Kraken, a company owned by Payward Ventures, Inc., and Payward Trading Ltd., has been SEC charged with failing to register the offer and sale of its crypto asset staking-as-a-service program. This program allows investors to transfer their crypto assets to Kraken in exchange for staking, with Kraken promising investors annual returns of up to 21 per cent.
SEC Charges against Kraken
As part of the settlement with the SEC, the two Kraken corporations have agreed to pay $30 million in disgorgement, prejudgment interest, and civil penalties and to immediately cease promoting or selling securities via crypto asset staking services or staking programs.
The SEC claims that since 2019, Kraken has advertised and sold its “staking services” to the general public. These services involve Kraken pooling specific crypto assets transferred by investors and staking them on behalf of those investors. In order to participate in the validation of blockchain data, investors “stake” their crypto tokens with a blockchain validator, with the expectation of receiving additional tokens as a reward.
Investors lose control of their tokens and assume platform risks when they hand them over to staking-as-a-service providers. According to the complaint, Kraken represents that its staking investment program is user-friendly and provides investors with benefits as a result of Kraken’s work on their behalf, such as Kraken’s tactics to acquire regular investment returns and dividends.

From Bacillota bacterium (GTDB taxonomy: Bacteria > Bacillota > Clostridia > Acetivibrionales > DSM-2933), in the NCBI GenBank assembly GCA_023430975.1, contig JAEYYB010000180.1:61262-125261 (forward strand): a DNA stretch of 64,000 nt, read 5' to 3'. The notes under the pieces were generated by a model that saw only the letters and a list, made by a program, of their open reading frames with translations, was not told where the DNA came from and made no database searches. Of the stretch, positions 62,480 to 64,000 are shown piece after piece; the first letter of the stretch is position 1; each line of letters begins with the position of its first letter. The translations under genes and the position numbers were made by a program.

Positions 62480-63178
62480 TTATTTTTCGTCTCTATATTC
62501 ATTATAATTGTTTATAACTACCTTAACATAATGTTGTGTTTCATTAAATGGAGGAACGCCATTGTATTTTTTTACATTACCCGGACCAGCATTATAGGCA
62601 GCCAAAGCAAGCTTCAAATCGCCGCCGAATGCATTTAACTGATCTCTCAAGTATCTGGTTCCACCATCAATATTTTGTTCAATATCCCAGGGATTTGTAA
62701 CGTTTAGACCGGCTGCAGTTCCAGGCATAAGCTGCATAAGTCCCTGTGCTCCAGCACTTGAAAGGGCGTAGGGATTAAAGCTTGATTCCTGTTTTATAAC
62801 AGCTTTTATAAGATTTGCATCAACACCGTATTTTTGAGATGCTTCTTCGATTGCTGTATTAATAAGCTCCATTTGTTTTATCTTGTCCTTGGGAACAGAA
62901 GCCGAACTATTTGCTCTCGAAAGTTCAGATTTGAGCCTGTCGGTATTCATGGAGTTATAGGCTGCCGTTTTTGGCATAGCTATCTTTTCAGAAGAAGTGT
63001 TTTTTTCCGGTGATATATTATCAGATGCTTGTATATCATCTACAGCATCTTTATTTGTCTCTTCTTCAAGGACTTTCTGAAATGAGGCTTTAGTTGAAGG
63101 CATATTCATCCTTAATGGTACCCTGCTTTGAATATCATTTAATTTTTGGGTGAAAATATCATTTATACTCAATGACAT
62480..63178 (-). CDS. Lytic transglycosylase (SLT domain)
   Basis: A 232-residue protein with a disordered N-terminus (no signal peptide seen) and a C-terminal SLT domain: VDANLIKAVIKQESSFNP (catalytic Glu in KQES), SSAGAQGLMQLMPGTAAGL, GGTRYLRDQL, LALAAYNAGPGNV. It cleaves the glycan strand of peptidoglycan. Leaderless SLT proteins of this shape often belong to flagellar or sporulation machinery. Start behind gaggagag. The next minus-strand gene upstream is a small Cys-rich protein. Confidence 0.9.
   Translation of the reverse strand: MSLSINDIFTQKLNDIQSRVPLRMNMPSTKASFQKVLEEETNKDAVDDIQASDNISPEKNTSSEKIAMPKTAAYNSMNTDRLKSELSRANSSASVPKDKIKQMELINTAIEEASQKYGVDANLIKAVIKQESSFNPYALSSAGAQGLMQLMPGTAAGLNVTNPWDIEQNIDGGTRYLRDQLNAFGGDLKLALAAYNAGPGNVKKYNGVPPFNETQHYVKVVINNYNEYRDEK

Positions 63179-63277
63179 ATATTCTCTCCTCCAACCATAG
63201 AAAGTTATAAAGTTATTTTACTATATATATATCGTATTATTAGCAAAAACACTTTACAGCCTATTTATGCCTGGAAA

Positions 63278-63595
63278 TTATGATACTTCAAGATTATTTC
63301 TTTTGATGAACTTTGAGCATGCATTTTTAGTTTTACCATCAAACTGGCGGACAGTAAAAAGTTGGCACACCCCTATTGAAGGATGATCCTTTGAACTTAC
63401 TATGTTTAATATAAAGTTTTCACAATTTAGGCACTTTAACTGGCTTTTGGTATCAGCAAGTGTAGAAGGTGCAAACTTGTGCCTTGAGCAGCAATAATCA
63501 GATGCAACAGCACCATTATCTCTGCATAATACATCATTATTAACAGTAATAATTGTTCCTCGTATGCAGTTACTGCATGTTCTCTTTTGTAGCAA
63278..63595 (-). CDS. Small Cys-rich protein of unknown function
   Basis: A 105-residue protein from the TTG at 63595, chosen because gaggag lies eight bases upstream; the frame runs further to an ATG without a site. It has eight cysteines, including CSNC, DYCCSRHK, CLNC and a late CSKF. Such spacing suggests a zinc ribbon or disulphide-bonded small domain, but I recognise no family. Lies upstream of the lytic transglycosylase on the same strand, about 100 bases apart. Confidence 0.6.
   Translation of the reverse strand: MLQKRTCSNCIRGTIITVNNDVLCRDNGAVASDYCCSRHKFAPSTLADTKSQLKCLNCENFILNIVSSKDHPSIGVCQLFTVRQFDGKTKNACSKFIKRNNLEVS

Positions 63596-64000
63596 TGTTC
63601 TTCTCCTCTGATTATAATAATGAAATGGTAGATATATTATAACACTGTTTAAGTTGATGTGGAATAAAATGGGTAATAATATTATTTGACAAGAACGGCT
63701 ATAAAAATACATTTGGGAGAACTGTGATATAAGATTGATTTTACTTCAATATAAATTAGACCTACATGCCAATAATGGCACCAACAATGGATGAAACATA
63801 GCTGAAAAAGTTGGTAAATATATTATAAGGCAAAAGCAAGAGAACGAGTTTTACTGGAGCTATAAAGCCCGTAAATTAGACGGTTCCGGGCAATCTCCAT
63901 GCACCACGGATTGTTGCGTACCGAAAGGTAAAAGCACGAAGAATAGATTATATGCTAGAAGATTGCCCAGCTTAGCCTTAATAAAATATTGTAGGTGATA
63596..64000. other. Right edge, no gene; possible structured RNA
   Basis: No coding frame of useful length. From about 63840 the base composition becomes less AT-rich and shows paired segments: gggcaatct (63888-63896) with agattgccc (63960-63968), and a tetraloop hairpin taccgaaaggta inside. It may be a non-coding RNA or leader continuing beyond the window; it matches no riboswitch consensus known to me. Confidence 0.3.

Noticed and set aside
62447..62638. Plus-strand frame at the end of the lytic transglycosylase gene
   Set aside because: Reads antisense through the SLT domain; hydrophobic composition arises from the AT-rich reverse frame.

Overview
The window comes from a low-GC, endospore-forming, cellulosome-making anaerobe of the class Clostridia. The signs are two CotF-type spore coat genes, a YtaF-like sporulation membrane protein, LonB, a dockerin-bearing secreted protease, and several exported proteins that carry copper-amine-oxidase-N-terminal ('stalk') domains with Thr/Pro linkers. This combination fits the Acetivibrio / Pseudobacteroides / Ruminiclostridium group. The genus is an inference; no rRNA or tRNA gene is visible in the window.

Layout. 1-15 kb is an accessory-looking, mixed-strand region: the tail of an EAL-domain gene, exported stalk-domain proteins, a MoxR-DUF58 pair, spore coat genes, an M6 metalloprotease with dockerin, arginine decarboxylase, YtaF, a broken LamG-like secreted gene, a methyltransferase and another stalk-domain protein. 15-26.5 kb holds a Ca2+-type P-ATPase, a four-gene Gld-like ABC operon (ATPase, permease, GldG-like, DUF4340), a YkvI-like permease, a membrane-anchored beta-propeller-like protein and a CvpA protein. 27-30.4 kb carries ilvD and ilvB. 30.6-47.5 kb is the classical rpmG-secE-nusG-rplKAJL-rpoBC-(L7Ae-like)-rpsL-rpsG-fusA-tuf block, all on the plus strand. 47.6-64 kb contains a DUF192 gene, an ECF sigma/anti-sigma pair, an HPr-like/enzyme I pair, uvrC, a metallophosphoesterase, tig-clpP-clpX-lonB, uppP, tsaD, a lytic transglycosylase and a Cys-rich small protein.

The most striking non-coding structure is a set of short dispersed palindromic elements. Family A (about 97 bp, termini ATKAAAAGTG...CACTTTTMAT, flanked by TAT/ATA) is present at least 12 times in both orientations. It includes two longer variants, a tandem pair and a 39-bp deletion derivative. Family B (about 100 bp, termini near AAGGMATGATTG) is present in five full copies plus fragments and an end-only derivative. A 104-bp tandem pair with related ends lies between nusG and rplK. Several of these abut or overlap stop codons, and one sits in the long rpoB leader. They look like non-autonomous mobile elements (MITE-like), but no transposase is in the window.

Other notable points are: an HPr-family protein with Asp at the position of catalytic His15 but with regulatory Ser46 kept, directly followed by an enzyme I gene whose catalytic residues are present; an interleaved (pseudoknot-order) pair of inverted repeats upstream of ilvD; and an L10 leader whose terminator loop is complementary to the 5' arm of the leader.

Cryptographic intermediaries “offering investment contracts in exchange for investors’ tokens,” whether through staking-as-a-service, lending, or other means, “need to provide the proper disclosures and safeguards required by our securities laws,” said SEC Chair Gary Gensler.
Due to the announcement, staking-as-a-service providers must register and offer full, fair, and truthful disclosure and investor protection.
In case after case, we’ve seen the consequences when individuals and businesses out and offer crypto investments outside the protections provided by the federal securities laws: investors lack the disclosures they deserve and are harmed,” said Gurbir S. Grewal, Director of the SEC’s Division of Enforcement. By discontinuing this unregistered crypto staking program, Kraken offered investors excessive earnings untethered to economic realities and retained the right to pay them no returns, we protect regular investors.
Meanwhile, it gave them no information about, among other things, its financial health or ability to pay the advertised returns.
Payward Ventures, Inc., Payward Trading, Ltd., and Payward Ventures, Inc., all declined to comment on the SEC’s claims and consented to the entry of a final judgment that would permanently enjoin each of them from violating Section 5 of the Securities Act of 1933 and permanently enjoin them and any entity they control from, directly or indirectly, offering or selling securities through any means.
Laura D’Allaird and Elizabeth Goody led the SEC investigation with support from Sachin Verma, Eugene Hansen, and James Connor. Jorge G. Tenreiro, David Hirsch, and Paul Kim were in charge of them.